Beam: Governor’s team thin-skinned

By By Jim Beam / American Press

Some officials in the Gov. Bobby Jindal

administration often remind us of children who are accused by their

parents of wrongdoing.

Youngsters usually say they didn’t do it or it’s somebody else’s

fault.

The latest example in state government comes from Kristy Nichols, the governor’s commissioner of administration and budget

spokesman. The state has had to deal with mid-year budget cuts during each of Jindal’s five years in office. Fiscal hawks

and state Treasurer John Kennedy blame that on the governor’s use of one-time money that won’t be available in succeeding

years or anticipated income in his proposed budgets that may not materialize.

Nichols was emphatic when she responded

to that allegation during a question-and-answer session with James

Varney of The Times-Picayune.

“One thing that needs to be clarified

just factually. It’s extremely important,” Nichols said. “There has

never been a deficit

in this administration that was ever caused by anything other than

changes to the revenue forecast. Kennedy’s comments talk

about major budget cuts and about how using revenue that’s

available in any given year has been the cause of major deficits.

“The reality is there has never been a major deficit in this administration that has been related to anything other than changes

to the revenue forecast. That’s just factually incorrect. There’s never been a major budget cut because of one-time money.

It’s all tied to revenue forecasting.”

In other words, it’s somebody else’s

fault. In this case, Nichols said the cause of mid-year budget cuts is

the forecasting

system used by the state’s Revenue Estimating Conference. The REC

uses fiscal experts to estimate how much revenue the state

will receive over a given period. Members of the conference are

also charged with designating which money in the estimate

is annual revenue and which is nonrecurring or one-time money.

The comments by Nichols are surprising

because she is a member of the REC as the governor’s designee. The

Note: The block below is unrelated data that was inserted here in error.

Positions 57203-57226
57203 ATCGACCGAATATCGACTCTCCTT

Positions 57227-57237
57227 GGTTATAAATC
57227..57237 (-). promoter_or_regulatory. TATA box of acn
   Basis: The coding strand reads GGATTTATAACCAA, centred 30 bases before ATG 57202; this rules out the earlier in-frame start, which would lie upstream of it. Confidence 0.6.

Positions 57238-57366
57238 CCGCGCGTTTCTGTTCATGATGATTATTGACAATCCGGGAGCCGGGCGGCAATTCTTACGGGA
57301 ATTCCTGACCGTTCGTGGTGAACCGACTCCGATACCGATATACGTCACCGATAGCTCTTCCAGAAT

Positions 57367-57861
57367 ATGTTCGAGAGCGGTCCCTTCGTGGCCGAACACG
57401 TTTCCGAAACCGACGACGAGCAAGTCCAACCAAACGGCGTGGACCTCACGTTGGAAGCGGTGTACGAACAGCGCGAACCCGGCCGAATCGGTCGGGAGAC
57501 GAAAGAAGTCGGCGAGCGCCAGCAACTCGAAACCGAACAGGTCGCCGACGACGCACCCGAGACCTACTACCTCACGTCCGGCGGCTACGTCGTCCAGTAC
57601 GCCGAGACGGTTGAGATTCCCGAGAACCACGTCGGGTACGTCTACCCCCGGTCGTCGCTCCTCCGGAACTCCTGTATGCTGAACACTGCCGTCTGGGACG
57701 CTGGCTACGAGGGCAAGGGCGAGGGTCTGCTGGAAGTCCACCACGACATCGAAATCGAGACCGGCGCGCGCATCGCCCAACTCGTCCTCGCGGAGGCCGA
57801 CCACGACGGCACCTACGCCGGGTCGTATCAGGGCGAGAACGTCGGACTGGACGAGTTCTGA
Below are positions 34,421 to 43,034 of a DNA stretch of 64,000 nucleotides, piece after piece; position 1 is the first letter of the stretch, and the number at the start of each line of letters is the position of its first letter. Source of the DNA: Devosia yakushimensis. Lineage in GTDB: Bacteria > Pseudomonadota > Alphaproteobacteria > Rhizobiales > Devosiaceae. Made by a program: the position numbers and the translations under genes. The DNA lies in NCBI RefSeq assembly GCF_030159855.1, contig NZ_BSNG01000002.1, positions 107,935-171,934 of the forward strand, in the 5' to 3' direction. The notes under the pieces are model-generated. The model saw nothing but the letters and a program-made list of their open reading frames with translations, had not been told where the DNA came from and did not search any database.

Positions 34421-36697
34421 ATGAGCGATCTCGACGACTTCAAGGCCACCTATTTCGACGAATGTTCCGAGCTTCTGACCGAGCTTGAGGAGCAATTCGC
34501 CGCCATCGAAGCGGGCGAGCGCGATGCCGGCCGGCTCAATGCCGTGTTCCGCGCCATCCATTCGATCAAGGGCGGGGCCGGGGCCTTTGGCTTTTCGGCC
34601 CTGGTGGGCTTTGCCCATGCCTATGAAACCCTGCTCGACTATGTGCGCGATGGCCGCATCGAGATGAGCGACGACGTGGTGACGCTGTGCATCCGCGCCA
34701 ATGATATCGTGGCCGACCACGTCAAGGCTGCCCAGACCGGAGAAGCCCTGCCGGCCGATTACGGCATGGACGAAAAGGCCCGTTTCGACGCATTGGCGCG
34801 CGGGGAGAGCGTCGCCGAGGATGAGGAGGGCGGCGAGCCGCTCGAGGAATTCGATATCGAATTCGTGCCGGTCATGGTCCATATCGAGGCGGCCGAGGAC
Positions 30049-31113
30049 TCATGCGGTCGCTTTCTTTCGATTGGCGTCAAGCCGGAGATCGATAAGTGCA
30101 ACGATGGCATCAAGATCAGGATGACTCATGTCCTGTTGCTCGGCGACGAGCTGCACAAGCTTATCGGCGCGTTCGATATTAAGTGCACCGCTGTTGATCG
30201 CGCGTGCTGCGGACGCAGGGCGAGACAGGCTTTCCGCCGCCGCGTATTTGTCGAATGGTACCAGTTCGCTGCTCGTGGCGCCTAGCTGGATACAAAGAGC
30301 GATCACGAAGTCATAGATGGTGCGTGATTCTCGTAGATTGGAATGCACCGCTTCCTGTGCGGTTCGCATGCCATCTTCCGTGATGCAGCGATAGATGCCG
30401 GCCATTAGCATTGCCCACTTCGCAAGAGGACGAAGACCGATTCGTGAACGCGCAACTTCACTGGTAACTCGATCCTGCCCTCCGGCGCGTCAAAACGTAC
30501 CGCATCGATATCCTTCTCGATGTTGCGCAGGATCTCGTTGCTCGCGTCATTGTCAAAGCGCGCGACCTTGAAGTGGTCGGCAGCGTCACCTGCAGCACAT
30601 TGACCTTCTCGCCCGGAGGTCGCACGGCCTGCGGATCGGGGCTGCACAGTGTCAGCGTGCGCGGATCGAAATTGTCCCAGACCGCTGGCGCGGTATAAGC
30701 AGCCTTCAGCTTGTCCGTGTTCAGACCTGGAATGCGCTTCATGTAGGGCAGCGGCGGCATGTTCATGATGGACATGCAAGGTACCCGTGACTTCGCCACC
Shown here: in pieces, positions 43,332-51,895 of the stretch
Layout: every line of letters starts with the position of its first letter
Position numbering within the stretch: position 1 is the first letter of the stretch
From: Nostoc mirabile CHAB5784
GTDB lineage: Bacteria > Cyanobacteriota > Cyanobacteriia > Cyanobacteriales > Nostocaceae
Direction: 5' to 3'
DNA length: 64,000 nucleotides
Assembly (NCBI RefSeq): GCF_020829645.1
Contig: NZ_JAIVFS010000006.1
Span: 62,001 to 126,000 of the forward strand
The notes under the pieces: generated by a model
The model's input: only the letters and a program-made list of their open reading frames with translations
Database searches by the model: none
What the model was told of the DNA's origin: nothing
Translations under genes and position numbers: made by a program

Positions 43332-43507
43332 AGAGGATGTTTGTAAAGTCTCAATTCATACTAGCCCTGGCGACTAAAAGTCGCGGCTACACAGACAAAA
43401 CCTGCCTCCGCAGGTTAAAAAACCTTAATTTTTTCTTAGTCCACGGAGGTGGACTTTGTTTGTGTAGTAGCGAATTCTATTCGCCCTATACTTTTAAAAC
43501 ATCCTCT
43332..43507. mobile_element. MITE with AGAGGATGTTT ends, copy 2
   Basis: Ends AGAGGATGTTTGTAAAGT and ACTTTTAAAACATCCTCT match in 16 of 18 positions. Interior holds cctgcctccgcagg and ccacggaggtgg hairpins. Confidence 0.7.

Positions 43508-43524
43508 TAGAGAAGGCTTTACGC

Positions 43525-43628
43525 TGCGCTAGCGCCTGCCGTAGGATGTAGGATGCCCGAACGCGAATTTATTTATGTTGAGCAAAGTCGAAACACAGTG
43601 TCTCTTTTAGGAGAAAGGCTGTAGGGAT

conference doesn’t

have a perfect record, but it has done a credible job over the

years. The other three members are Sen. John Alario, the president

of the senate, or his designee; Rep. Chuck Kleckley, the speaker

of the House, or his designee; and LSU economist Jim Richardson,

who has expertise in forecasting revenues.

Nichols also wants to know why using one-time money is wrong.

“... I don’t know what they want us to use the money for,” she told Varney. “I don’t know if they want us to stockpile it

and cut services, but I don’t think that’s what the taxpayers want in the state of Louisiana.”

What the taxpayers want is responsible

budgeting, and that means using one-time money on one-time projects.

Government agencies

in Calcasieu Parish, for example, are using unpredictable revenues

from casino gambling on capital construction projects.

The latest example is their use of some of those funds to

construct an improved traffic system in the Interstate 210-Nelson

Road area to better serve motorists. It’s a one-time project.

The Jindal administration just has a hard time dealing with criticism. It has always been quick to reject opposing views and

goes out of its way to defend its actions.

Political observers couldn’t help but

be amused at how many times at last year’s legislative session that

Jindal spokesmen

insisted their education and retirement reform measures were

constitutional despite arguments to the contrary. The administration

even hired some highly paid experts to back up its arguments.

The Jindal team is now having to deal

with court decisions declaring those reforms are either unconstitutional

or weren’t

properly enacted. A Baton Rouge judge said education reform packed

too many parts into one bill. A voucher measure that provides

state funds for students to use at private, charter or parochial

schools was also rejected.

Jindal tried to reform the state’s

retirement systems, but was only able to get legislators to agree to one

change. It sets

up a cash balance plan for future state employees that operates

much like 401(k) investment plans. A Baton Rouge judge said

it didn’t garner enough votes to be sent to the governor’s desk.

Administration spokesmen insist these

decisions will be overturned in higher courts. However, if they lose

they are convinced

the Legislature will make the necessary changes at the upcoming

session to save the education and retirement reform efforts.

The odds are they will win out in the end in one place or the

other, but none of this would have been necessary if administration

officials hadn’t been so high-and-mighty and listened to some of

their critics.

Effective government is a system of

give-and-take and compromise. That is a political lesson that seems to

have been lost

on political leaders in Washington, D.C., and in Baton Rouge.

However, there is one major difference in the two. The U.S.

Congress aggressively defends its independence, while many members

of the Louisiana Legislature seem content to keep playing

second fiddle to the state’s governors.

• • •

Jim Beam, the retired editor of the American Press, has covered people and politics for more than five decades. Contact him at 494-4025 or jbeam@americanpress.com